Life & Culture

Man of many accents tours London’s sights

Peter Rosengard is taking a summer holiday - at home in London


The iconic Regent LCD screens with tourists and a red bus passing by in Piccadilly Circus late in the day.

Sunday 11am

l I’m sitting on my Vespa at the pop-up traffic lights at the end of my street. As always, they’re are on red. They’re there for the roadworks, only there haven’t been any roadworks since they popped up three weeks ago.

I’ve just zoomed past a gold Lamborghini, a Bentley and 50 other cars. To annoy the Lamborghini driver I push my scooter through the lights, walking past a large, yellow, metal, out of date “DO NOT ENTER” sign — and ride off.

I pop in to see my friend Goldsobel. Tomorrow he is off on a pandemic version of the Caribbean cruise — six days with 4,000 other passengers around the UK. “We stop in Liverpool and Grimsby.” I have no difficulty restraining myself from appearing jealous.

“Grimsby is not Guadeloupe, Goldsobel. Remember to pack a big box of sea sickness pills.”

“What about you, Rosengard?”

“I’m going on a summer holiday to London.”

“You’ve lived in London your entire life.”

“I’ve always wanted to visit London as a tourist. I’m five minutes on my Vespa from every famous tourist site. No seven hour queue at Heathrow and no quarantining.”

Monday 9.03am

l I have decided to be a Swede on my London holiday. On my Vespa at the lights at Piccadilly Circus. I ask a taxi driver, “Excuse me, sir, do you know the way to Buckingham Palace? What time can I have tea with the Queen?”

“Do a U-turn and keep going, mate, all the way to Balmoral, I’m sure Her Majesty will invite you in for a cuppa.”

“Thank you, sir. This Balmoral, it is far?”

“Only about 500 miles up the road. You might just get there in time for tea…tomorrow.”


l At the lights by Hyde Park Corner.

“Where is your famous Marble Arch?” I ask another taxi driver.

“Right behind that new pop up hill, mate, the Mound. Yesterday took my son in his car 20 minutes just to come up Park Lane, now it’s got a cyclist lane. Go on, guess how many cyclists were using it?”

“I have no idea. I am from Sweden.”

“Not one. It’s a joke!”

“I am from Sweden. What is a joke?”

Dinner 8pm

l Tonight I am a New Yorker, sitting outside an Italian restaurant in the West End.

I order: “A bottle of the house red.”

“We don’t do a house red.”

“Okay, I’ll have your cheapest bottle in the £25-30 range. Have you worked here for many years?”

“Two days,” he says.

When the bill comes after dinner they’ve charged me £69 for the bottle. For ongoing legal reasons I can’t tell you what happened next…but don’t ever try to screw a New Yorker!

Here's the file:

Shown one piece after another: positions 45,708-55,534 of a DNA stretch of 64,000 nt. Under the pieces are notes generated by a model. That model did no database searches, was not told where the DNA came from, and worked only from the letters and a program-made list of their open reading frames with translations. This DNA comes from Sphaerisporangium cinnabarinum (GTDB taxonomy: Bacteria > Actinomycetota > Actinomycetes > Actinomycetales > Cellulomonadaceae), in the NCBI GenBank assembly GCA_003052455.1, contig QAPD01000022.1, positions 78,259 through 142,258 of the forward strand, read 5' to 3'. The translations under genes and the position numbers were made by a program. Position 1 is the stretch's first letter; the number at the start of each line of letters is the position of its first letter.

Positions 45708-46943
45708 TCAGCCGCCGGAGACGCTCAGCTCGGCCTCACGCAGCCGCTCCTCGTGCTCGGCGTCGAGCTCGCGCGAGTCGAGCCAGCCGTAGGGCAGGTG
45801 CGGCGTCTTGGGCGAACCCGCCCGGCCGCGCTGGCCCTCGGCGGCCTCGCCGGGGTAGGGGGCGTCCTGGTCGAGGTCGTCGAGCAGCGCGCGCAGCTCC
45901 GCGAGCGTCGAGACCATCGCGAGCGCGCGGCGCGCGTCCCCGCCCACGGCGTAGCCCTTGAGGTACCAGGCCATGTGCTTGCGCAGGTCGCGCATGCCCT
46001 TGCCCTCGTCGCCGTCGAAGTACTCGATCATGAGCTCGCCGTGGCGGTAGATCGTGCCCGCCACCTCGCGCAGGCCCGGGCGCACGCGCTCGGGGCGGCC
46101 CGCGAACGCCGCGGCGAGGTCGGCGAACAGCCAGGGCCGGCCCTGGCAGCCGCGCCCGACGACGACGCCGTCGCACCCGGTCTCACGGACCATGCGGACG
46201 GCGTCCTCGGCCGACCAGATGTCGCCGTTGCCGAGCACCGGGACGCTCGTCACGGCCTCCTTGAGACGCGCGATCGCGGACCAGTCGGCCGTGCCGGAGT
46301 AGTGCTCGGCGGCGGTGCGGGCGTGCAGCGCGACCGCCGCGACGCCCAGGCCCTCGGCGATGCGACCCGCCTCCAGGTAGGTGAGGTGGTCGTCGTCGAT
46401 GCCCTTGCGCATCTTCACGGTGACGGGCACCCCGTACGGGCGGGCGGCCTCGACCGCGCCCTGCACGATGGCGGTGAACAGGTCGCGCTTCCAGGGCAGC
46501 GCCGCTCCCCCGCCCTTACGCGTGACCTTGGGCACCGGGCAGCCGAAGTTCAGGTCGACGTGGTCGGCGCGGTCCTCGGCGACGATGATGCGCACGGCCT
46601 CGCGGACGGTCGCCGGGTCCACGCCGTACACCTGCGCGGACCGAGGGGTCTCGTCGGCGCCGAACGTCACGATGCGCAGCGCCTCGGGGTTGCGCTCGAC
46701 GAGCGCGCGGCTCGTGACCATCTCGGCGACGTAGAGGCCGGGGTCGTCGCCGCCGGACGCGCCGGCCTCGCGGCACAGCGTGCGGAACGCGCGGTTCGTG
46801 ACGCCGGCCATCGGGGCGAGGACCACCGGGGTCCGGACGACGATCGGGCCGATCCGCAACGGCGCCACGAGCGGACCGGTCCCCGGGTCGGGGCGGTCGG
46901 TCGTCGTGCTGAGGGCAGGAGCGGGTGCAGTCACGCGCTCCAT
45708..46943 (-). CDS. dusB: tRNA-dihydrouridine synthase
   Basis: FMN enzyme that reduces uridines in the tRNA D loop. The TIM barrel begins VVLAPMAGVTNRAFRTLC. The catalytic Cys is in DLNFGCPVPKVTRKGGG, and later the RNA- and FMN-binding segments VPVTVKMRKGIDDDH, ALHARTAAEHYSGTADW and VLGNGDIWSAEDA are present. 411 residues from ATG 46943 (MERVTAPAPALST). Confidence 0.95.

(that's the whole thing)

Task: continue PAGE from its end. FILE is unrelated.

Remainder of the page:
The joint’s made my next book, Places I Can’t Go Back To (it’s a very long book). It will include that St John’s Wood restaurant where I asked the waitress to sprinkle some pepper from her pepper grinder on my salad. “I’m not a dog!” she shouted and stalked off.

Tuesday 7.35pm.

l Tonight I am a German tourist.

I’m sitting outside another Italian restaurant, in Marylebone.

The owner comes over and coughs right in my face…the biggest cough I’ve heard since beginning of the Age of Coronavirus - an epic zuper zpreader cough and he is not wearing a mask . “Sir, you had just coughed all over me! Zis is unacceptable behaviour. You might have given me zee Covid!”

He goes totally — how do you English say? Apples? Bananas? Like that man from your Faulty Towers. He starts shouting in Italian to all the other guests about me. As I do not vish to be insulted, I immediately leap to my feet and I leave.

Wednesday 1.15 pm.

l Today I am an Aussie.

I am at lunch on the terrace at my English friend Toby’s house. It starts to rain.

“Would you like the parasol up?” he asks.

As he struggles to open it, a gust of wind catches it and he topples off the four foot high veranda, landing on his back in a patch of rhubarb. He’d just been telling me how he grows all his own food. His vegetables have just saved him from being a wheelchair gardener.

Thursday 7.30pm.

l Tonight I am Scottish.

For a change I’m sitting outside an Italian restaurant in Portobello Road. My friend, sitting opposite, coughs. I dive under the table … but he’s coughed straight into his elbow. “That is how we now do it down here,” he says. “The elbow Covid cough!”

“ Ocha noo an’ a hey! Jimmy!,” I say as I get up from under the table. “The trouble is, you’ve only a split second to decide is it an innocent ‘clearing your throat’ cough? A ‘piece of chicken stuck in the throat’ cough? Or a Covid — that might kill you — cough.”

Back home later I call Toby. “You still aching after that tumble, mate?” “No, that’s fine, but this morning I went for a walk and at the end of the street by the roadworks, waiting at the temporary pop up traffic lights, a gust of wind picked up a large metal ‘DO NOT ENTER’ sign and it hit me on the head!”

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